Julie and Josh and Ron discussed Brian's case as Ron drove them up the snowy highway, but Brian and Justin didn't say a word. Brian stared straight ahead, still unable to grasp what was happening. And Justin leaned against Brian, his eyes closed. He didn't need to live in his dreams anymore. His greatest dream was now their reality.
"We'll drop Julie and Josh off at the PLD office and then go directly to the apartment," Ron told them as they approached the city.
"That sounds good," said Justin. "My mom is waiting there. I wonder if Brian's release will be on the 6:00 news?"
"Probably," said Julie. "This is a big story. There were certainly enough reporters there, including camera crews from Channel 5 and Channel 7. Brian, try to remember NOT to talk to any of the press," Julie reminded him. "If they happen to find out the phone number of the apartment, don't tell them anything they can quote. And if one of the reporters corners you on the street, tell him that you can't make a statement until after the trial."
"Corner me?" said Brian, in alarm. "What do you mean? Are they going to follow me around?"
"Don't worry, honey." Julie patted Brian's arm. "The press is only looking for a good story. I doubt that they'll chase you down the street to get one!"
"I sure hope not!" said Justin. "If they do, we'll call the cops! And my mom got us an answering machine so that we can screen all of our phone calls."
"Where are we going exactly?" Brian asked. It was all too overwhelming. Now they were entering the city itself. Brian hadn't been in a car or in the city of Pittsburgh in ten years and all of these new sensations were making his stomach churn violently.
Justin squeezed his hand. "You'll see, Brian. I want you to be surprised!"
"I've already had enough surprises," Brian murmured. And he wished that he were back in his cell, with the door firmly locked and the lights off, leaving him sheltered in the dark.
It was rush hour in downtown Pittsburgh and Brian glanced out the window of the Lincoln nervously. A taxi went rushing by and a horn blew and then the Lincoln lurched to a sudden stop. Brian felt like jumping out of the car and running, but he had no idea where he would run.
Ron pulled the Lincoln up in front of an older building. Josh hopped out and opened the door for Julie.
"Bye, Brian," said Julie, giving him a quick kiss. "Take a day or two to get your bearings and then Justin can bring you down to the office and we'll go over your case. We're trying to schedule the trial for as soon as possible, but you know how things work. Right, honey?"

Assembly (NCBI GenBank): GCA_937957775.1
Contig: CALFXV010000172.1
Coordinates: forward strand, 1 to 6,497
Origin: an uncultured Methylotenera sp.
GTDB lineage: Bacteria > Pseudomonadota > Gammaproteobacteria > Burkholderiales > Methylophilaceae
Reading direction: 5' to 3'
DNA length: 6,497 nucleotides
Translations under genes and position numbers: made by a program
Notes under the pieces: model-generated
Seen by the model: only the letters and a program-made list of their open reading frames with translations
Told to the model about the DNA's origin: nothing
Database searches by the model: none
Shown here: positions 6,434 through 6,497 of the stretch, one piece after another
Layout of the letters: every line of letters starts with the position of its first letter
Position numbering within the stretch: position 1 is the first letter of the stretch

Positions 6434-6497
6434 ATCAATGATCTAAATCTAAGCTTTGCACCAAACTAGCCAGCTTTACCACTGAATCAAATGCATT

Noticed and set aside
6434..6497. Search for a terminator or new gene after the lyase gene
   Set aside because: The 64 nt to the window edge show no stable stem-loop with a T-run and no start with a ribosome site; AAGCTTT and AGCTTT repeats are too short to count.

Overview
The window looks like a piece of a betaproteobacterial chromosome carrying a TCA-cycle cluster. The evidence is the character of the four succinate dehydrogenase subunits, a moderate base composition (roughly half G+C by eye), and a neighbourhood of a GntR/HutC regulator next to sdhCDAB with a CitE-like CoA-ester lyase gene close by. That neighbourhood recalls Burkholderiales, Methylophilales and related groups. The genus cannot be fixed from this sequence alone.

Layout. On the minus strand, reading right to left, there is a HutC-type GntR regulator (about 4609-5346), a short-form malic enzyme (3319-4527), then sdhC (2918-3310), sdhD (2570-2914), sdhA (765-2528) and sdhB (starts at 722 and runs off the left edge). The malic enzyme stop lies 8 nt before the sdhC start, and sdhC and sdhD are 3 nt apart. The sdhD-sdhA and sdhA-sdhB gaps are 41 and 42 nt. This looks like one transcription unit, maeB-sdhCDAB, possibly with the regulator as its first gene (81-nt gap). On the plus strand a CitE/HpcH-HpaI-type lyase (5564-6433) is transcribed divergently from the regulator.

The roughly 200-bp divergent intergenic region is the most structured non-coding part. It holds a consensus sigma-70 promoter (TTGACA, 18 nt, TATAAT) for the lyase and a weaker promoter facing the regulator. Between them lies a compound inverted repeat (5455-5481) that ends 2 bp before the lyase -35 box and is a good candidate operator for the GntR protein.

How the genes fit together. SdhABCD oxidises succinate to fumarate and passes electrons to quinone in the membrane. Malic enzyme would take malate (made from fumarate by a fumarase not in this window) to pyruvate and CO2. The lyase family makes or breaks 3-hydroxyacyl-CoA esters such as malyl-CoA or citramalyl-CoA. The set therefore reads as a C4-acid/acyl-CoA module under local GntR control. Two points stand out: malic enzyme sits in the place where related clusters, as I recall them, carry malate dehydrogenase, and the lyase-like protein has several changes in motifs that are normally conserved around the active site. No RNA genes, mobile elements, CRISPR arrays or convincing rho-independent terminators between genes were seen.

"Right," said Brian. His trial. Court. Glenn. More nightmares to come. "I know how things work."
"And don't run away, Brian, or the Feds will have all of our asses in slings! Got that?" Julie grinned, but she was also very serious.
"Don't worry, Julie," said Justin. "Brian's not going anywhere. I'll make sure of that!"
"Good boy! I'll see you soon!" Julie slammed the car door and waved them on their way.
"What did Julie mean about the Feds?" Brian asked.
"They were the ones who arranged this deal," Ron explained. "Because they wanted Kirk Bradley. And Bradley is giving up everything he knows about the other members of the Penn State Bombers cell. The Feds think they'll have the rest of them in custody within weeks. That's why you're out, Brian. It was a trade-off. The Prosecutors' Office went along with it because they didn't want another big stink while they're in the middle of being investigated because of Stockwell's misconduct. As soon as Julie and the assistant prosecutor can work out the date, you'll go in and face reduced charges. The re-trial shouldn't take more than a day or two."
"A day or two?" Brian swallowed. "And... and Glenn -- Kirk -- will testify?"
"Yes, Brian, he'll testify," Ron said. "The whole thing hangs on his corroborating your original testimony at the first trial. Even if you're convicted on the reduced charges, you'll get time served. But you may well be acquitted. But either way, Baby, you'll be a free man."
"It's... too much to comprehend." Brian looked at Justin. "I don't know what I'm going to do now. I mean, with the rest of my life."
Justin smiled. "You'll live, Brian! You'll work on your book. That'll keep you busy for a while. And I'll keep you busy, too." Justin stroked Brian's leg intimately. "You can enjoy yourself for once in your life. But the first thing we'll do is to get you some new clothes, starting with a warm coat. We'll make a list of everything you need and hit the mall. It'll be fun!"
"Fun?" Brian whispered. "Then why do I feel so fucking terrified?"
Posted June 30, 2005.